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The Gramotones ability to draw a crowd is becoming extremely noticeable. Tickets sold out for a "secret gig" being held at an unknown venue in Manchester, with the meeting place being the White Lion pub on Liverpool Street. Meet at 8:40. Thats the only information the eager fans were given, from the pub they would be taken to 'the venue' where the band would presumably perform and exercise their refined on-stage persona's as one of- if not THE- strongest unsigned act in
Manchester today. Now, the majority of secret gigs I've ever come across have either been held in pubs, record stores or in the street. I wouldn't have expected to have ended up in the Hilton hotel. That is, in fact, the last place I would have expected to find myself on that frosty Friday evening. Frosty, and yet still 3 months into 2013. Odd. And the entire evening followed suit. Extremely strange, extremely enjoyable. From being led from the White Lion into the Hilton (probably the first and presumably last time I will have such a VIP experience), into a lift without ANY lift music- extremely ominous- and into a quaint flat on the 39th floor where the bands instruments immediately confirmed we had arrived at our destination.

Veterans of the Oldham music scene from an early age, the members of The Gramotones are only in their early twenties, yet are on the path to succeed more than any of their peers. The single "Soldiers Kiss" was released late last year, yet was strongly accepted by the throng of beings now evolving into their fan base. I'm still astonished anything this positive can come out of such a place as Oldham, yet you seem to find the brightest jewels in the darkest places. A four piece, the band play 60's inspired quirky pop with many nods towards bands such as The Hollies, The Rolling Stones, Slade and (of course) The Beatles. Initially upon hearing their early material, I did see the extremely Beatle-esque side to the band, however, with their latest set of musical numbers they have crafted a strong argument for their own "sound" which of course, is what every up-and-coming band strives to achieve. "Horror Draped in Dry Ice" followed the first single, this sporting a Halloween theme to go with the festivities of late October. The song structures of the band focus strongly around vocally driven harmonies, with both Sid Cooper and Jake Fletcher presenting themselves as the vocal leads. The un-gruesome twosome also sport a twin guitar attack, but with the sounds rooted in the laidback grooves of 67', you won't find any ten minute shred solos here. Ryan Cormac provides a third vocal burst if needs be, while strong driving basslines are found on songs such as "Marjorie". James Cardus usually spends his time hidden at the back of live shots, however, he is what holds the band together, with the intro to "Dog and Bone" setting off a straight hitting groove via the drumkit.

The gig provided us with music, laughter and an excellent free ale branded by the band themselves. Support was provided by local Oldham comedian Jimmy Pemberton who did a short 10-15 minute set of comedy set around his single status (a common topic for comedy understandably, but this had a nice dark edge to it). The highlight of this was Jimmy taking us through the E-Harmony registering questions and him answering them more truthfully than anyone would have liked.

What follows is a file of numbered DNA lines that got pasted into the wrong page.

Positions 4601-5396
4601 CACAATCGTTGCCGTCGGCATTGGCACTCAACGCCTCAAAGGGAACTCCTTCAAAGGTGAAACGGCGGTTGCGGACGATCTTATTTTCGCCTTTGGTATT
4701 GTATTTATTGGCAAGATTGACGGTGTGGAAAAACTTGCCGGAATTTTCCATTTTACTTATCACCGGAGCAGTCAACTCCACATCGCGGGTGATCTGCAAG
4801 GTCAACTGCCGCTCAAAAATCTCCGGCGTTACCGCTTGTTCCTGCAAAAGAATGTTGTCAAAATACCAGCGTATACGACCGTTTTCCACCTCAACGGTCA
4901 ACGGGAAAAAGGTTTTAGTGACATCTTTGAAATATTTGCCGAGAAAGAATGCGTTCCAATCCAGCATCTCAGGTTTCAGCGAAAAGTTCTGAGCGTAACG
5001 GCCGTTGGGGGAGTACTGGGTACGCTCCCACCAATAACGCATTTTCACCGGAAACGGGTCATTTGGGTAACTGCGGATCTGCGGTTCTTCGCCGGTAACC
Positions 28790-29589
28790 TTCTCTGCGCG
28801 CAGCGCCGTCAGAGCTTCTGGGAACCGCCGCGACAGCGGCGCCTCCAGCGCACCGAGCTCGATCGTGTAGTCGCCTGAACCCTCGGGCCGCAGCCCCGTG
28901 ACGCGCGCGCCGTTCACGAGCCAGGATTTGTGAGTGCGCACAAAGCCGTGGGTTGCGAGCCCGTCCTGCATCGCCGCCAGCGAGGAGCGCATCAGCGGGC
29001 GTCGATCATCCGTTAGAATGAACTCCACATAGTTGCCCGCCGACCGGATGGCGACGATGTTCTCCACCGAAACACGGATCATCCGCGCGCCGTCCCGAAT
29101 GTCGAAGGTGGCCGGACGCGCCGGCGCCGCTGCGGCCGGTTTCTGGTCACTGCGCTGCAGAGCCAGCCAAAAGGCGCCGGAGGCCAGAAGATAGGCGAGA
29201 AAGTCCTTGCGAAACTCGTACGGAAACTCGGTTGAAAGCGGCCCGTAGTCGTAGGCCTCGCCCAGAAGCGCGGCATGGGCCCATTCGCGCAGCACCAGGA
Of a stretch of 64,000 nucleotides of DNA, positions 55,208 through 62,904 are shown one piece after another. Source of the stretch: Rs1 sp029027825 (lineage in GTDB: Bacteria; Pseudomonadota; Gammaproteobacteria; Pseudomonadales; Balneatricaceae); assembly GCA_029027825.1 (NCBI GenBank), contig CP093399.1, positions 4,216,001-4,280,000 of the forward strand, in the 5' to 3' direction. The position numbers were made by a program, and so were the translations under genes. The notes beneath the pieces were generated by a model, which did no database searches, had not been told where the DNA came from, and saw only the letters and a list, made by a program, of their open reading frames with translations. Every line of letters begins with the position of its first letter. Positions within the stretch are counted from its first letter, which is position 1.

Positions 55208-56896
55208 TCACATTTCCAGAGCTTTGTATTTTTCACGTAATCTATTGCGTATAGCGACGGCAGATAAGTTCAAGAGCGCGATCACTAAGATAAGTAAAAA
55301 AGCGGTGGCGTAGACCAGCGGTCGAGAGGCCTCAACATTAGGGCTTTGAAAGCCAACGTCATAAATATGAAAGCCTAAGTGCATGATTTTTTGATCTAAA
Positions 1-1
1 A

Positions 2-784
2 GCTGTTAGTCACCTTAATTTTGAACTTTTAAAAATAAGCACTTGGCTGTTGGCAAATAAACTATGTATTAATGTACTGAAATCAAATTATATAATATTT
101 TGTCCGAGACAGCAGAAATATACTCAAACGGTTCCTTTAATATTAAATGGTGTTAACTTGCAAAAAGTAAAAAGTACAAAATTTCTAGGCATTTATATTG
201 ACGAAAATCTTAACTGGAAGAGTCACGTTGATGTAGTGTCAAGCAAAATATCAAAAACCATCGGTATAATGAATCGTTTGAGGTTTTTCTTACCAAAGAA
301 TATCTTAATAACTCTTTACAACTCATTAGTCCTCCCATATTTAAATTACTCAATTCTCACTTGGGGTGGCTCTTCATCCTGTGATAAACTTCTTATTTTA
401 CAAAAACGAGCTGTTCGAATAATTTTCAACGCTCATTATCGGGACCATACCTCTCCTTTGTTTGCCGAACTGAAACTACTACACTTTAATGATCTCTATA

With the stage set and the crowd buzzing on free alcohol and the idea of 39 floors up above the lights of Manchester's night, The Gramotones take to the stage for their acoustic set. Jake expressed to me his want to play an electric set tonight but due to the small size of the flat this would leave people with their ears ringing for days on end. The band have now been going long enough to have some fan-favourites which are guaranteed plays at their performances. "Dog With a Bone" hasn't yet been released as a recording, however is already a live favourite with Jake providing a solo harmonica, while the rhythm section kick up a a bouncing beat and Sid smoothly delivering his lyricisms. "Your contribution, to real solution, your revolutions dead, when all along, the answer was, sitting there inside of your head". Featuring a dual vocal climax from the songwriting pair, this is all The Gramotones are about. "Soldiers Kiss" gets a play of course, and also "Marjorie". After a couple of stylophone tuning errors, the band decide to go this one without the hilarious electronic buzz and it still comes out the end being one of the highlights of the set. "M62" has been a strong favourite since the band began back in early 2012, a story about a traffic accident on the motorway of the same name. "Little River" is the bands magnum opus to date, a strong ditty about the "rhythm of life" and how it "leaves you feeling so sad" but to overcome these ups and downs of your own path to achieve what you want to. Truly beautiful stuff. The time comes for requests and a Beatles medley of "Because" and "In My Life" truly show the artistic talents of each member of this group. Fantastic stuff, I and many others now want to see them rise as far as they can go- the modern day Beatles do not exist, but this is closest we're going to get. The Gramotones.

Review by Callum Barnes
Photos by Mike Atkins

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